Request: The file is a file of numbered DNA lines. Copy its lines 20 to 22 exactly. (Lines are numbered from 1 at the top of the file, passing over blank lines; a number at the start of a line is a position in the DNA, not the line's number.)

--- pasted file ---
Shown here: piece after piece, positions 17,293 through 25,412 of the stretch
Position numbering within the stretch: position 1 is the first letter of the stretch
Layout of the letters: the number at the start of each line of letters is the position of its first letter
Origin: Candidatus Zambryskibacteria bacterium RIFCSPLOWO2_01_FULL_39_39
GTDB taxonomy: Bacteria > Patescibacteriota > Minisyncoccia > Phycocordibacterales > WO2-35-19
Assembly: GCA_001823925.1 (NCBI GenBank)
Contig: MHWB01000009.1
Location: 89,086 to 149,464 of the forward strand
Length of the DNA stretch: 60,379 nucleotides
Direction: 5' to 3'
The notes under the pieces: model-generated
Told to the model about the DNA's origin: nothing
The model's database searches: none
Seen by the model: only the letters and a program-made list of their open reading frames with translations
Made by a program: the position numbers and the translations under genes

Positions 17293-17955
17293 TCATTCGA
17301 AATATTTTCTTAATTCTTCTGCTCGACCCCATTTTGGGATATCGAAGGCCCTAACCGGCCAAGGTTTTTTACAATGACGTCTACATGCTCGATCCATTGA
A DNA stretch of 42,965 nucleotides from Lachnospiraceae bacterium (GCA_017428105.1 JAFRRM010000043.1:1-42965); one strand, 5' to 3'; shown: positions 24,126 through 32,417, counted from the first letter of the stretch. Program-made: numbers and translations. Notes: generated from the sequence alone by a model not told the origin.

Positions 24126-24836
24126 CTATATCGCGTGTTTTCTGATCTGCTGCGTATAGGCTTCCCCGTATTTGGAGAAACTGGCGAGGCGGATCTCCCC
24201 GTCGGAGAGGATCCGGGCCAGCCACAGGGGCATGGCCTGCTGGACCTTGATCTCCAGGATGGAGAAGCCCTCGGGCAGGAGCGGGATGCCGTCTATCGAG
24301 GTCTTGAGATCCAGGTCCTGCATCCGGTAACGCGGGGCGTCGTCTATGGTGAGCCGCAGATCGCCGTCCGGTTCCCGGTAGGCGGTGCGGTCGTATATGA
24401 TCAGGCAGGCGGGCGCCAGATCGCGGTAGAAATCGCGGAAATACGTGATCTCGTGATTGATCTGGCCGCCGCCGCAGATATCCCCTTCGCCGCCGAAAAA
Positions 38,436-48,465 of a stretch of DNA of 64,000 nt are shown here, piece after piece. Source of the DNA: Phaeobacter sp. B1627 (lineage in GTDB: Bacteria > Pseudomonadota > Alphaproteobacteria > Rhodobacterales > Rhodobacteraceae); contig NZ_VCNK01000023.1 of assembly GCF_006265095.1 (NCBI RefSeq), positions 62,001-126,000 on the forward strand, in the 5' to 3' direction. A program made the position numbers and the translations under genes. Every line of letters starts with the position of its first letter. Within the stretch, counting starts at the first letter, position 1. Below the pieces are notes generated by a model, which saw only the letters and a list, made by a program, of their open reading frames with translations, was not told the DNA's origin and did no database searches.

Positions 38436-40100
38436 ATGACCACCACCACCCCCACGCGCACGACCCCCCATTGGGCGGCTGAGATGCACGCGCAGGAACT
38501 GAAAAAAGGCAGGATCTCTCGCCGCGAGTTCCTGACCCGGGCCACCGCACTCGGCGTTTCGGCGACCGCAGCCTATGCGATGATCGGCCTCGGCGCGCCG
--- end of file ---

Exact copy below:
Positions 24126-24836
24126 CTATATCGCGTGTTTTCTGATCTGCTGCGTATAGGCTTCCCCGTATTTGGAGAAACTGGCGAGGCGGATCTCCCC
24201 GTCGGAGAGGATCCGGGCCAGCCACAGGGGCATGGCCTGCTGGACCTTGATCTCCAGGATGGAGAAGCCCTCGGGCAGGAGCGGGATGCCGTCTATCGAG